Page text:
Life Tip

How I Became Invisible Without Superpowers


You may be thinking, Brant shut your mouth, you can’t be invisible. Superpowers don’t exist and you definitely weren’t victim to being exposed to high levels of radiation or a spider bite.

While all of this is true, I took on a social experiment to see what is was like to be invisible. Invisibility comes in many forms, however. My focus was to remain who I am and not disappear from the world, but take on another persona through my writing.

Ah! So almost like a pen name or a pseudonym. Not quite. I took on assignments as a ghost writer writing on behalf of individuals and companies.

With this, I act like I am someone and publish articles that in no way attach to my name or my character. No one knows I write for them and no one knows they have a writer creating material for them to give to those that follow them.

These names are household names and often times seen on tv, but I am writing in a way that gives no obvious signs of me being in place.

It’s interesting you see, I have the ability to be multiple personalities without being diagnosed as such. I’m not sick, I’m not clinically insane, I’m not even a fiction writer (yet). I’m just a ghost writer with no face except for those whom I write for.

What I learned from this experience, and this ongoing test, is that you as an individual are a collection of your beliefs, experiences, and norms, but that is almost exclusively shaped by the environment you place yourself in.

I write for individuals and companies and take on a very different voice from who I think I am. It’s interesting to think that your personality can change dependent on whom your writing to, writing about, and writing for.

This is an important message to understand because it can apply to your life very easily. I write today to encourage you to be the person who you want to be, not the person who you think you are. Who you think you are is a collection of others influence on you, while who you want to be is solely dependent on what you focus your thoughts on.

Being invisible is interesting. It’s taught me more about seeing myself than any amount of social exposure fee could have.


If you missed last week on “Why the color yellow taught me psychology” , click here!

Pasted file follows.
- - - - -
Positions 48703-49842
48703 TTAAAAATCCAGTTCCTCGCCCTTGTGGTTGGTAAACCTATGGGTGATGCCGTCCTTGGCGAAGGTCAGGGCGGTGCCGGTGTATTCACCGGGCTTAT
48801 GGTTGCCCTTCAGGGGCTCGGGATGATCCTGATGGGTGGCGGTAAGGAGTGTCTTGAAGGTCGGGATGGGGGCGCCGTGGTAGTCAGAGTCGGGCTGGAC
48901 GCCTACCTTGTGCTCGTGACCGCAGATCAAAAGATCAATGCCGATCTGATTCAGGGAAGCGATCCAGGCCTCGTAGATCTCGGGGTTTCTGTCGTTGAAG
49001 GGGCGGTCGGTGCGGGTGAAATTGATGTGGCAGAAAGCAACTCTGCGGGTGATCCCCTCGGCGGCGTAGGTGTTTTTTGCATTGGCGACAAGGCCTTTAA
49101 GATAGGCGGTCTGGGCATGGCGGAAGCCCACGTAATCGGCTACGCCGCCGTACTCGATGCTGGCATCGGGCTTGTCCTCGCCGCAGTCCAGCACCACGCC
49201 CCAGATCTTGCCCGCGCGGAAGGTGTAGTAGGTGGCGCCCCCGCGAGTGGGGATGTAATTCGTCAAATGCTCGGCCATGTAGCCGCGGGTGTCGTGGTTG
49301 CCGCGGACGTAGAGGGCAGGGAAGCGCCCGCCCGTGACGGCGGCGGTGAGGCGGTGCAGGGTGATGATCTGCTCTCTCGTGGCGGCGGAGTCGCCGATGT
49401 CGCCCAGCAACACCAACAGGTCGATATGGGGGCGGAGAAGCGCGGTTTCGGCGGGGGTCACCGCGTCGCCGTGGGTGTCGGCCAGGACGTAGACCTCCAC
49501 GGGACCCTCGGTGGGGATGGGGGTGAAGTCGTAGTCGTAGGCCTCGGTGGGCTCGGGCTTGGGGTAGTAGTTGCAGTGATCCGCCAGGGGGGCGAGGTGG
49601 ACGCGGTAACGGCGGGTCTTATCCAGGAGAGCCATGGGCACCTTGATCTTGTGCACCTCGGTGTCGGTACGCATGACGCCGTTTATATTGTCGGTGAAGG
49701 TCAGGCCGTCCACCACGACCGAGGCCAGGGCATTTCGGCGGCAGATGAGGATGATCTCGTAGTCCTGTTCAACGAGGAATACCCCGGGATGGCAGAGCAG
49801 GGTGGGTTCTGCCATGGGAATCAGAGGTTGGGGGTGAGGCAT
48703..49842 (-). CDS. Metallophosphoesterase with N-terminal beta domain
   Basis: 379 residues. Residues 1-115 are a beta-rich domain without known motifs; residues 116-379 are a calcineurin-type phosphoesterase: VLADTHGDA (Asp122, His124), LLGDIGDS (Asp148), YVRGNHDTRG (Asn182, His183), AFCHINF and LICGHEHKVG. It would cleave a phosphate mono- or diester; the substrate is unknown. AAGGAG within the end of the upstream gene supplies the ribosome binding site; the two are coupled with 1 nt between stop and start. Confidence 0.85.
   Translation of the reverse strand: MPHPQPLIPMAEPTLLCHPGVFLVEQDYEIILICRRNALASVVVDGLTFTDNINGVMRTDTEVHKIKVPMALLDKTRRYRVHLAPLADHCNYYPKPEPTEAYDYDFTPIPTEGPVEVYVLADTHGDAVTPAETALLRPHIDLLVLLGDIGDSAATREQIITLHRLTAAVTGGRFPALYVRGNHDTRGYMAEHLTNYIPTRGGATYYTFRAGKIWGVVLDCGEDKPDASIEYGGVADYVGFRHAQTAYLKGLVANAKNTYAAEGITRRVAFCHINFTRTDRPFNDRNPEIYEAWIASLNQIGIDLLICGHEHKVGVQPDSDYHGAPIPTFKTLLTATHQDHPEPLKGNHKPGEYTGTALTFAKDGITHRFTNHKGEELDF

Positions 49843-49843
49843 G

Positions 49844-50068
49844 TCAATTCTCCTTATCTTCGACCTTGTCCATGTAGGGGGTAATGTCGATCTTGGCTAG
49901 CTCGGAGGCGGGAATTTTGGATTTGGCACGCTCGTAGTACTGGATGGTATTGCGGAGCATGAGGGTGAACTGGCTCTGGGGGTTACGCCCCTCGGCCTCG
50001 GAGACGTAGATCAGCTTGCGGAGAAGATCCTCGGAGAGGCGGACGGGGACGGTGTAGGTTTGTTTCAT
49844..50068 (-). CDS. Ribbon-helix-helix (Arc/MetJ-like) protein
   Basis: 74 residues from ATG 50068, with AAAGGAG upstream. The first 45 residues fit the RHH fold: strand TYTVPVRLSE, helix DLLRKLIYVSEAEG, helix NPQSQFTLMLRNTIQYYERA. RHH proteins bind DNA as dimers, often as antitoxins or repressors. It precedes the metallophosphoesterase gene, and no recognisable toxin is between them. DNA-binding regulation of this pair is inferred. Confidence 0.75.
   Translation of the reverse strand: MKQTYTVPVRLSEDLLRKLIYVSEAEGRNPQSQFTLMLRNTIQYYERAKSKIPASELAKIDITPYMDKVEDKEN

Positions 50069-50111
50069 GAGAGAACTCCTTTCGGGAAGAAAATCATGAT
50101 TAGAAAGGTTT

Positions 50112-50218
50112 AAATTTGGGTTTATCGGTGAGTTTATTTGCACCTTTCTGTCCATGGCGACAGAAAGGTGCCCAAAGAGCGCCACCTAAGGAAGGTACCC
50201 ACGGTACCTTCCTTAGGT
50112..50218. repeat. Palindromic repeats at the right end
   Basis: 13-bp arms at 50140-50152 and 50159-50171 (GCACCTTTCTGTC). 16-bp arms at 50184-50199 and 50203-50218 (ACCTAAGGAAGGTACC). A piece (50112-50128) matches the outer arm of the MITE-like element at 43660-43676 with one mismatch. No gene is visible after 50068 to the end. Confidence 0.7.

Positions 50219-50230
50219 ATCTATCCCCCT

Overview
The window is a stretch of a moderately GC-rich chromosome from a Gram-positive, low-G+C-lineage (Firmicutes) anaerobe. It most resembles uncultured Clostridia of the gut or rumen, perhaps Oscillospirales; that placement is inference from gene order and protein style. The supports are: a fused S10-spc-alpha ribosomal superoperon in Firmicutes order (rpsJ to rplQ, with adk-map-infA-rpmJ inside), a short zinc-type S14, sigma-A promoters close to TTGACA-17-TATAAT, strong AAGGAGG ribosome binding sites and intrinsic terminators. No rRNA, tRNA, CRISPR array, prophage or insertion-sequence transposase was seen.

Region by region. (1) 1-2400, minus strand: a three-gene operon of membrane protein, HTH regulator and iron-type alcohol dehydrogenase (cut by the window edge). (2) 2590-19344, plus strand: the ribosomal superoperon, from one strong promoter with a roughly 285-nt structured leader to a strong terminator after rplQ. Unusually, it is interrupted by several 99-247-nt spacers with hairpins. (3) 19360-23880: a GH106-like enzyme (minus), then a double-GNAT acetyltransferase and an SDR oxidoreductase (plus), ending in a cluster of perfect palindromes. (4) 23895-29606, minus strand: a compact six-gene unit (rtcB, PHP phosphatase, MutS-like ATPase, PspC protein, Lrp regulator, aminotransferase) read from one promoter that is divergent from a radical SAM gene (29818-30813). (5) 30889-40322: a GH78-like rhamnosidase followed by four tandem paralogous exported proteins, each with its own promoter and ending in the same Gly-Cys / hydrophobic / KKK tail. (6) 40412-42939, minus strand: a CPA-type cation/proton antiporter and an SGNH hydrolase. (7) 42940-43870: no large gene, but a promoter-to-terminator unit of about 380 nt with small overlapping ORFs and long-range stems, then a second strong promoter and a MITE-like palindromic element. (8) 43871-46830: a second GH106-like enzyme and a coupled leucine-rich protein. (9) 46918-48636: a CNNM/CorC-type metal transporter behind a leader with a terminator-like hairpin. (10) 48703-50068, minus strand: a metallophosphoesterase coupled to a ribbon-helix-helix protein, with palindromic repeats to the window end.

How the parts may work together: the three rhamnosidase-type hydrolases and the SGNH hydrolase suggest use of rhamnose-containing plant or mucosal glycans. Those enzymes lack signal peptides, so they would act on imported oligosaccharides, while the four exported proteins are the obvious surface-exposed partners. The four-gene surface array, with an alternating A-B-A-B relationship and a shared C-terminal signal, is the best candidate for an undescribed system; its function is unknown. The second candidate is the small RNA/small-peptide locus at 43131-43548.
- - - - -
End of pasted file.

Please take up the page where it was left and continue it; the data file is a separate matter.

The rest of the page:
Wishing you all an amazing day and as always,

“There are no such things as strangers, just friends we’ve yet to meet.”



How The Color Yellow Taught Me Psychology

I’ll be the first to admit that I’m pale. I sunburn quickly and somehow just get a shade of red darker. It was always a point of insecurity when I was younger, not in a way that made me unhappy, but in a way of me just wanting to fit in. I saw friends going to tanning beds or use self-tanner lotions or even get spray tans, but it was something I could never bring myself to spend money on. With this in mind, pale people have a limited closet that they can choose from; too light of a color and you blend in with the walls, too dark and you get asked if you’re feeling ill. It’s an odd predicament, but it helped me learn that yellow just wasn’t my color.

No matter what shade I tried on, whether it be the lightest light or a canary yellow, I looked like I belonged in a fruity tropical drink. Not a good look to say the least. However, it taught me something.. I don’t look good in yellow and that’s okay, I don’t need to. Others may dazzle in the color and some may just look eh in it, but for me, I knew it wasn’t something I was meant to wear.

This leads me to my point. Far too often I see friends and individuals try to compartmentalize themselves into thinking they look good in yellow. They’re quick to copy the trends of their favorite celebrities or mold into the exact profession their parents or friends tell them they’d be good at, but then look in the mirror and don’t like what they see. Quite simply, they’re seeing their yellow.

Ultimately, you have to play to your strengths. If you know you aren’t a good writer or speaker or artist, that’s actually okay. It’s great to acknowledge that you have weaknesses or areas you need to improve upon. You have the ability to learn these skills over time, but put bluntly you will never have the ability that a natural may have, or at least not for a while. This is the interesting part, however. You have an innate ability and strength that you may not even realize that you possess. Something that others compliment you on or something that people may introduce you with like “Hey, this is my friend Brant! He’s an amazing singer!”. It’s something small like this that you may overlook, but an interesting strength you may have! (disclaimer, I don’t have an amazing voice… sadly)